The term 'atypical pneumonia' currently identifies pneumonia cases due to Mycoplasma pneumoniae, Chlamydophila pneumoniae and Legionella pneumophila, but this definition is not universally recognised. These infections, together with Streptococcus pneumoniae,aretheleadingcauseof pneumonia in outpatients and they are also responsible for hospitalised pneumonia. Due to the fact that these bacteria are naturally resistant to b-lactams, they should be promptly identified, although single clinical or instrumental signs with a sufficient differential diagnostic accuracy have not been described. The use of scoring systems in order to make a weighted evaluation of individual signs and symptoms has been attempted, but results are as yet inconclusive. The use of specific testing (culture, serology and molecular biology) might be useful in identifying a greater number of atypical pneumonia, although each test has important limitations regarding accuracy and feasibility. An approach based on the evaluation of clinical risk associated with the combination of specific tests could be useful for a personalised antibiotic therapy.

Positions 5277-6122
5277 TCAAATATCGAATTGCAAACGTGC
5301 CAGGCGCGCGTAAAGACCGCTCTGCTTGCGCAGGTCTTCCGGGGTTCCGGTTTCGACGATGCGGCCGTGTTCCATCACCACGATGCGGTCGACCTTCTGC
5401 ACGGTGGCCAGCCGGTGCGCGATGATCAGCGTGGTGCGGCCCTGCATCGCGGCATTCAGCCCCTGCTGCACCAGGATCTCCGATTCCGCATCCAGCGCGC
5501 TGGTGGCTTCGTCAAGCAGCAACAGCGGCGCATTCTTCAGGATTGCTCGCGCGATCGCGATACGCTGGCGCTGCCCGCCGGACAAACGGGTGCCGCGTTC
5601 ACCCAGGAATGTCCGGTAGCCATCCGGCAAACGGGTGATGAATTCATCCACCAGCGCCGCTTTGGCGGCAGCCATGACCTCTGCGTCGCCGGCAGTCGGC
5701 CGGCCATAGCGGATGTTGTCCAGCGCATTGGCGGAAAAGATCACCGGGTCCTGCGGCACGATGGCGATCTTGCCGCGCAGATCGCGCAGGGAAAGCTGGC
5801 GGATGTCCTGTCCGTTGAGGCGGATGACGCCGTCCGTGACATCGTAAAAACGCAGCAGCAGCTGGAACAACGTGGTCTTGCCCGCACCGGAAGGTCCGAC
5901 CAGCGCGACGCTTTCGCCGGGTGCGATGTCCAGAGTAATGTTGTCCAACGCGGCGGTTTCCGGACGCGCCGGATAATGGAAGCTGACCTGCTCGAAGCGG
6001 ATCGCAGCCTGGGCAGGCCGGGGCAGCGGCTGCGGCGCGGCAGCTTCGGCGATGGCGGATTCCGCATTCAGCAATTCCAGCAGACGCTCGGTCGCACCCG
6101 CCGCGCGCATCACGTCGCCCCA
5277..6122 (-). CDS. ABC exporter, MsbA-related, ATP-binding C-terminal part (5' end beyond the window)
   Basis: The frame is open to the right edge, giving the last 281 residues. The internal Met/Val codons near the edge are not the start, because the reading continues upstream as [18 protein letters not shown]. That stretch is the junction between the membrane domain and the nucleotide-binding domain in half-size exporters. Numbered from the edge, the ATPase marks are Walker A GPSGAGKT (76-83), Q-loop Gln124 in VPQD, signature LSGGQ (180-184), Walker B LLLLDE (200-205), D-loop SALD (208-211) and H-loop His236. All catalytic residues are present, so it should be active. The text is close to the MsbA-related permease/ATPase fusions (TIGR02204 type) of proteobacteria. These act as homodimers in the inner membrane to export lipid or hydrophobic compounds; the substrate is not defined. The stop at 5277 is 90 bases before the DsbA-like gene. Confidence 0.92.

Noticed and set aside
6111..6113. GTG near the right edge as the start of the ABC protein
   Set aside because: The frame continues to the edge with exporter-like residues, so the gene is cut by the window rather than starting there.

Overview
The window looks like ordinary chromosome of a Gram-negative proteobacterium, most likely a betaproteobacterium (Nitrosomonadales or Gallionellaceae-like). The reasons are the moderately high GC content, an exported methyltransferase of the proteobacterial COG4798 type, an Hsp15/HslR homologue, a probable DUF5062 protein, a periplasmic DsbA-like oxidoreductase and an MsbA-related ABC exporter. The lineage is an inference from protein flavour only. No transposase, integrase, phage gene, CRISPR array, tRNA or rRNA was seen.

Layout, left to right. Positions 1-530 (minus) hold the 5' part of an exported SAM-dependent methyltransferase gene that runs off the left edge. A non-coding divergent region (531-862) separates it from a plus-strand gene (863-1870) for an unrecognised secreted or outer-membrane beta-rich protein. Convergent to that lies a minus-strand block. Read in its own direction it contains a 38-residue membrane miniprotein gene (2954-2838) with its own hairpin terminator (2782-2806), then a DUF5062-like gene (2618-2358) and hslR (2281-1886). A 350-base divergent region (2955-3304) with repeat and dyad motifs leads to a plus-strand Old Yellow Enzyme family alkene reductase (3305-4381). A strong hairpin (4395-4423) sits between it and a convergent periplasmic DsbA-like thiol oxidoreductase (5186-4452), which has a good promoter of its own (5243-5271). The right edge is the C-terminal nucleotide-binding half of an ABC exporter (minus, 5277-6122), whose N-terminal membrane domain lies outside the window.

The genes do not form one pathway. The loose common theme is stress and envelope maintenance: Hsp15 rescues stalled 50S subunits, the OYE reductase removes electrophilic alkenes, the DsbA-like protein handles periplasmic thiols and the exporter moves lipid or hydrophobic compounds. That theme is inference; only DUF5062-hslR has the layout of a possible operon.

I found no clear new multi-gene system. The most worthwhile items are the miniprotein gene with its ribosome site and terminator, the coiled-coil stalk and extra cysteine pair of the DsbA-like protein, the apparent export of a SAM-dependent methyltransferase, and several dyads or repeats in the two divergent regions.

ASJC Scopus subject areas
- Pulmonary and Respiratory Medicine